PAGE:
August 3, 2021

Key Differences Between U.S., Iranian ‘Framework’ Fact Sheets

Key Differences Between U.S., Iranian ‘Framework’ Fact SheetsOn Sanctions

  • The Language
    U.S.: “U.S. and E.U. nuclear-related sanctions will be suspended after the IAEA has verified that Iran has taken all of its key nuclear-related steps…. All past UN Security Council resolutions on the Iran nuclear issue will be lifted simultaneous with the completion, by Iran, of nuclear-related actions addressing all key concerns.”

    Iran: “According to the reached solutions, after the implementation of the Comprehensive Plan of Joint Action, all of the UN resolutions will be revoked and all of the multilateral economic and financial sanctions by the EU and the unilateral ones by the U.S. will be annulled.”

    Key takeaway:
    The U.S. says sanctions relief will be phased, suspended, and tied to Iran’s compliance with the terms of the deal. Iran says the sanctions, once the final agreement is sealed, will end more quickly.

  • On Stockpiles

    The Language
    U.S.:  “Iran has agreed to not enrich uranium over 3.67 percent for at least 15 years. Iran has agreed to reduce its current stockpile of about 10,000 kg of low-enriched uranium (LEU) to 300 kg of 3.67 percent LEU for 15 years.”

    Iran: “According to the reached solutions, the timeframe of the Comprehensive Plan of Joint Action regarding Iran’s enrichment program will be 10 years. During this period, more than 5,000 centrifuge machines will continue producing enriched material at the 3.67 percent level at Natanz.”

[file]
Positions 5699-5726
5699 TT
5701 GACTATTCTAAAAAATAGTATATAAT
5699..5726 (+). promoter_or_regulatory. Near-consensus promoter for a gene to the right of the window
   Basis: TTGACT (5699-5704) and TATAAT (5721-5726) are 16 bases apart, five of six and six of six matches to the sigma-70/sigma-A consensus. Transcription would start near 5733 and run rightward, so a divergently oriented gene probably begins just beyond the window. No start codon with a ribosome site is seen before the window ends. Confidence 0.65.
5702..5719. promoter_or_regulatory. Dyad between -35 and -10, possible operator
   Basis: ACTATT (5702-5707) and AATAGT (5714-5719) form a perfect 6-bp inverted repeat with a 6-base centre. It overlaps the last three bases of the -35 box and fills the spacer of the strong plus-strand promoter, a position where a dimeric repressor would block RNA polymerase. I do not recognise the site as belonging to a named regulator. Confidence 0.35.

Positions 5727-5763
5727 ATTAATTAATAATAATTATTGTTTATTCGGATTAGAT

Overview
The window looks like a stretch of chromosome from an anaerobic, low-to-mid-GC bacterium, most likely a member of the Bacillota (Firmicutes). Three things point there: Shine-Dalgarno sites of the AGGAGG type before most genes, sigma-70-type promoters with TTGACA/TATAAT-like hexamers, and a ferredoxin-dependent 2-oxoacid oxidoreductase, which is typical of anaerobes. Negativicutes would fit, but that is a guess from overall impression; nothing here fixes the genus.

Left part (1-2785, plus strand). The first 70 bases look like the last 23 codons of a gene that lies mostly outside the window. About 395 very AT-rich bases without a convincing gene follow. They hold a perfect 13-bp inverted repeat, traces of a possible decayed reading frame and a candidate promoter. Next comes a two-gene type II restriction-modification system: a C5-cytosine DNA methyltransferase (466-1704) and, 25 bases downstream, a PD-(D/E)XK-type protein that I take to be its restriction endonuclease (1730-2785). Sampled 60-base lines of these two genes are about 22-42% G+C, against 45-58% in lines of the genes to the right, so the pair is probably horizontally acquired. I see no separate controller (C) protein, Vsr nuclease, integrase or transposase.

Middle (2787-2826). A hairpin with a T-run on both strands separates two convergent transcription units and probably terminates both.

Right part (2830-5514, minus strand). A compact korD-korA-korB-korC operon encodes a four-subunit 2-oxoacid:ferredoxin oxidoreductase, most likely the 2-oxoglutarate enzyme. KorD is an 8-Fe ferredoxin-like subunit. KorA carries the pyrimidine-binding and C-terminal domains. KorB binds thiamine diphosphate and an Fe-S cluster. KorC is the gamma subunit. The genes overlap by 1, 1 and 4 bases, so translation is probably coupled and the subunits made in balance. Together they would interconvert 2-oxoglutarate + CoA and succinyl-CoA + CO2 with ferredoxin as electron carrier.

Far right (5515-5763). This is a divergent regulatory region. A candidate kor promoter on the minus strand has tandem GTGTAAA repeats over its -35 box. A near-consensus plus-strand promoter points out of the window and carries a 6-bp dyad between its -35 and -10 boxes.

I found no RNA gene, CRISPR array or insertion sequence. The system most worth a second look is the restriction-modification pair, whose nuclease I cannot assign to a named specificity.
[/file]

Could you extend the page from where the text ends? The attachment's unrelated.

Key takeaway:
    Iran says it will limit enrichment and its stockpile for 10 years, the U.S. says 15.

  • On Inspections

    The Language (paraphrased for simplicity)
    U.S.:  The IAEA will have regular access to Iran’s nuclear facilities as well as the supply chain that supports Iran’s nuclear program.

    Iran: The fact sheet doesn’t specifically mention access to facilities or inspections, but does say Iran would, on a voluntary and temporary basis, implement an “additional protocol” on access to nuclear facilities, “for the sake of transparency and confidence building.”

    Key takeaway:
    Intrusive inspections probably aren’t a great selling point for Iran’s domestic audience.

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